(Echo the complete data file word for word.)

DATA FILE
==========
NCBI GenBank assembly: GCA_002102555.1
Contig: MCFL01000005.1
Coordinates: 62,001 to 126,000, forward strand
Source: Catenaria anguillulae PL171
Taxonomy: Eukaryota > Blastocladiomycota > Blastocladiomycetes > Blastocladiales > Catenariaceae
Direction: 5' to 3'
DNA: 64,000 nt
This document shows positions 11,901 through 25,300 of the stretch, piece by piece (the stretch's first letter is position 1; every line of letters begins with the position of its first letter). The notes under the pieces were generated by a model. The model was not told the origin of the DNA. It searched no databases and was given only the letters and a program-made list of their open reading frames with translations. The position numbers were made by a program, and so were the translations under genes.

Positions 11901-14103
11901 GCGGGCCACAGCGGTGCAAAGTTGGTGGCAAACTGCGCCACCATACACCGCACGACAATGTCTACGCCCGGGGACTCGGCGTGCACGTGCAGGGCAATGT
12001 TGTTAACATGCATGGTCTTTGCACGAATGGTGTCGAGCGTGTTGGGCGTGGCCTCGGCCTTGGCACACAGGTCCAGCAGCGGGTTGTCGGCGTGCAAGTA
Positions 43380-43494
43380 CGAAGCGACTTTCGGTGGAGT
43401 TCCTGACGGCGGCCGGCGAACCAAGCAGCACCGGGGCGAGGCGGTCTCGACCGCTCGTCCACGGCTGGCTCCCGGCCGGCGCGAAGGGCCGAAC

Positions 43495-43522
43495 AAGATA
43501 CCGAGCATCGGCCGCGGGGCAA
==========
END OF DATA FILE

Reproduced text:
NCBI GenBank assembly: GCA_002102555.1
Contig: MCFL01000005.1
Coordinates: 62,001 to 126,000, forward strand
Source: Catenaria anguillulae PL171
Taxonomy: Eukaryota > Blastocladiomycota > Blastocladiomycetes > Blastocladiales > Catenariaceae
Direction: 5' to 3'
DNA: 64,000 nt
This document shows positions 11,901 through 25,300 of the stretch, piece by piece (the stretch's first letter is position 1; every line of letters begins with the position of its first letter). The notes under the pieces were generated by a model. The model was not told the origin of the DNA. It searched no databases and was given only the letters and a program-made list of their open reading frames with translations. The position numbers were made by a program, and so were the translations under genes.

Positions 11901-14103
11901 GCGGGCCACAGCGGTGCAAAGTTGGTGGCAAACTGCGCCACCATACACCGCACGACAATGTCTACGCCCGGGGACTCGGCGTGCACGTGCAGGGCAATGT
12001 TGTTAACATGCATGGTCTTTGCACGAATGGTGTCGAGCGTGTTGGGCGTGGCCTCGGCCTTGGCACACAGGTCCAGCAGCGGGTTGTCGGCGTGCAAGTA
Positions 43380-43494
43380 CGAAGCGACTTTCGGTGGAGT
43401 TCCTGACGGCGGCCGGCGAACCAAGCAGCACCGGGGCGAGGCGGTCTCGACCGCTCGTCCACGGCTGGCTCCCGGCCGGCGCGAAGGGCCGAAC

Positions 43495-43522
43495 AAGATA
43501 CCGAGCATCGGCCGCGGGGCAA